The Early Art Colonies of Cape Ann: Annisquam

The origins of Annisquam's summer art colony date back into the mid-19th century, making it one of the earliest gathering spots for artists on Cape Ann. Among the first painters to work in Wonasquam (as the village was said to be called by Native Americans) were Albion H. Bicknell who had set up a studio in the neighborhood by 1868, Henry Hammond Gallison who made Annisquam his summer home for over 20 years beginning around 1870, and William Lamb Picknell who began summering in 'Squam in 1883. In 1885, Augustus W. Buhler first traveled to Annisquam finding a storehouse of pictorial possibilities in the natural beauty of the area and in the weather beaten faces of the village's year 'round residents.

Several prominent art teachers brought their classes to Annisquam in the decades following the Civil War, introducing a whole new generation of artists to the area. In 1875, well known Boston artist and teacher William Morris Hunt brought his band of aspiring women artists to Annisquam, arriving "in the season of apple blossoms." Hunt was followed by Joseph DeCamp who traveled to the Cape from Philadelphia with his female students (and their chaperones) a decade later. The comings and goings of artists in Annisquam were carefully observed by Miss Charlotte A. Lane, a native of the village who ran a boarding house where many of the painters found lodgings. Lane was an avid writer and the pages of her narrative, Reminiscences of Annisquam, are sprinkled with references to early artists who discovered the village during the second half of the 19th century.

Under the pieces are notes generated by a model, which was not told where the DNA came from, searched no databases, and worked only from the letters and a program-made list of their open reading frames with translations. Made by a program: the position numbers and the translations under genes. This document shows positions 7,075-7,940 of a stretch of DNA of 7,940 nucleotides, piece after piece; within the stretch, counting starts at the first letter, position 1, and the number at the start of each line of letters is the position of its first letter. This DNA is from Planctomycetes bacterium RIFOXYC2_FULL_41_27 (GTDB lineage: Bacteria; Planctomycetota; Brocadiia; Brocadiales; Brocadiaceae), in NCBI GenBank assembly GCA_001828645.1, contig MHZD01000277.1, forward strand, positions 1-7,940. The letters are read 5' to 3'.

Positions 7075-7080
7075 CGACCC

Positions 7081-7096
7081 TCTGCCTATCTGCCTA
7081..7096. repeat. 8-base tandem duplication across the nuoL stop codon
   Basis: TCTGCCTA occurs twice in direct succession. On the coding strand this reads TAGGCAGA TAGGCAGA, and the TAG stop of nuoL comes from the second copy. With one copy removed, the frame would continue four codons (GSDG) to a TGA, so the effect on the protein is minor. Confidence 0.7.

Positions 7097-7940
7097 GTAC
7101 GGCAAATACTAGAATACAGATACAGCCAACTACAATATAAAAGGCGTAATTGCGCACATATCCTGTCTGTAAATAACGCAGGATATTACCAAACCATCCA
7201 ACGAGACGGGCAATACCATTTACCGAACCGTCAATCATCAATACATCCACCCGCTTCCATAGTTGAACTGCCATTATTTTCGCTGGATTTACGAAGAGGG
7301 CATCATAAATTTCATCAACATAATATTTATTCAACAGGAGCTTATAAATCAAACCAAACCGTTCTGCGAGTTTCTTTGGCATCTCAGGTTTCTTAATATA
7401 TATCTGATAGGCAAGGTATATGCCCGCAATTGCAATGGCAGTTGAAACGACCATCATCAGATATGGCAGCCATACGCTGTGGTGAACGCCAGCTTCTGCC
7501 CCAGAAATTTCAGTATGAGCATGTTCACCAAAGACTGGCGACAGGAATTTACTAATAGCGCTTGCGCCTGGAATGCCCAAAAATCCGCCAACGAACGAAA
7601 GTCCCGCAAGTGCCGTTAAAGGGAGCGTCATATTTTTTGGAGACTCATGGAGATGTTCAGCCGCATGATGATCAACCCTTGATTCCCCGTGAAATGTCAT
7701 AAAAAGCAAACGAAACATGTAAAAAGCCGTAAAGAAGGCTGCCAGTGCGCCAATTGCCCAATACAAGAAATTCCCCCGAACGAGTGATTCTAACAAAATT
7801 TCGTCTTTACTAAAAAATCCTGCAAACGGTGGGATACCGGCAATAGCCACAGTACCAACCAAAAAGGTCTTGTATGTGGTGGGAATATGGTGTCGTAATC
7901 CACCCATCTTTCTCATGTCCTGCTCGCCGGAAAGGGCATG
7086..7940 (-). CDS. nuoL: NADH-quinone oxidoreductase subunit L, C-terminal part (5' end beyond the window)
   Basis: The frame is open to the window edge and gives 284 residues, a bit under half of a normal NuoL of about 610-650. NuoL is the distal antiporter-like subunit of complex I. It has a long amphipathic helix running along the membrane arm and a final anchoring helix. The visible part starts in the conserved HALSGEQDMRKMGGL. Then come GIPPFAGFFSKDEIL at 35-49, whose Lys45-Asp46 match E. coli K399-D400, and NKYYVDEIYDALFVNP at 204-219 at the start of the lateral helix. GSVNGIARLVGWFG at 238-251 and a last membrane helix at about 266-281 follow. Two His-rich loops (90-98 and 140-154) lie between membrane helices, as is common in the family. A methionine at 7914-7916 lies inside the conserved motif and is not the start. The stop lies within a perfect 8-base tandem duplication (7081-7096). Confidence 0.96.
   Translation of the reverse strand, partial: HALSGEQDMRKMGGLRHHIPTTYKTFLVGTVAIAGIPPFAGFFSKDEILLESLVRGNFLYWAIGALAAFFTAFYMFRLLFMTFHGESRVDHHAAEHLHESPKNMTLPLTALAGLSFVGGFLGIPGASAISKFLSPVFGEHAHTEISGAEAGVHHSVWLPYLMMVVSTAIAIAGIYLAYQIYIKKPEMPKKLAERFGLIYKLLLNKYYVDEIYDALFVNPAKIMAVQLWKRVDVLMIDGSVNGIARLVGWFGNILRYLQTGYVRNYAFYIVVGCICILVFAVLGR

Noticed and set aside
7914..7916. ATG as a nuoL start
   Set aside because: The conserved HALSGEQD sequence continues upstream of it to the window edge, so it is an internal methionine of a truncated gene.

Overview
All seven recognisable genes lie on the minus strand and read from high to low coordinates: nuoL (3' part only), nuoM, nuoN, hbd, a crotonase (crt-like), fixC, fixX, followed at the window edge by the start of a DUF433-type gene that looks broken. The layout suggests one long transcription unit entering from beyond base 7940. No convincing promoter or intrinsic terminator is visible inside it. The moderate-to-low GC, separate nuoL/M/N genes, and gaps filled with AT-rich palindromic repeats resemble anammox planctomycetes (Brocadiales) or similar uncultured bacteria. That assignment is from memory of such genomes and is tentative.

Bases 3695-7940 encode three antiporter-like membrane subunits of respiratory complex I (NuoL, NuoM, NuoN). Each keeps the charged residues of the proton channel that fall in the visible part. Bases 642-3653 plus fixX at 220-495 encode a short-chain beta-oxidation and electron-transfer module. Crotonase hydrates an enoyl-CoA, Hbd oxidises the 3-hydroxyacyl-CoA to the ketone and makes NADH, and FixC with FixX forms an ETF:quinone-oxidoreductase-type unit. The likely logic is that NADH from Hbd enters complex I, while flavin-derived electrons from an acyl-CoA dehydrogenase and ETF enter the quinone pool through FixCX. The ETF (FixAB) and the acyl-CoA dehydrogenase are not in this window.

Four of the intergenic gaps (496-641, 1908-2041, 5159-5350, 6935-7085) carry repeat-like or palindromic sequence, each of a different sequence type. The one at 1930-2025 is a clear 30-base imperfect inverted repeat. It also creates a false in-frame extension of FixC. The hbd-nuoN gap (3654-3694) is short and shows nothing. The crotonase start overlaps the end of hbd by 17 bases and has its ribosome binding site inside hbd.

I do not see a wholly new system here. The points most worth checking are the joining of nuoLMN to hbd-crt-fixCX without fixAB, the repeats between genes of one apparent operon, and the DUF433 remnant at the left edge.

From the Annisquam Historical Society (deposited in the Cape Ann Museum Archives)

Preserved within the archives of the Cape Ann Museum are numerous early and historically important photographs of artists taken in Annisquam in the decades following the Civil War. This one, taken in 1888, captures an earnest and congenial group of artists, posed in front of a shingled outbuilding. Their dress is formal (as was the custom of the day) and their faces are tanned from a summer working out of doors by the seashore.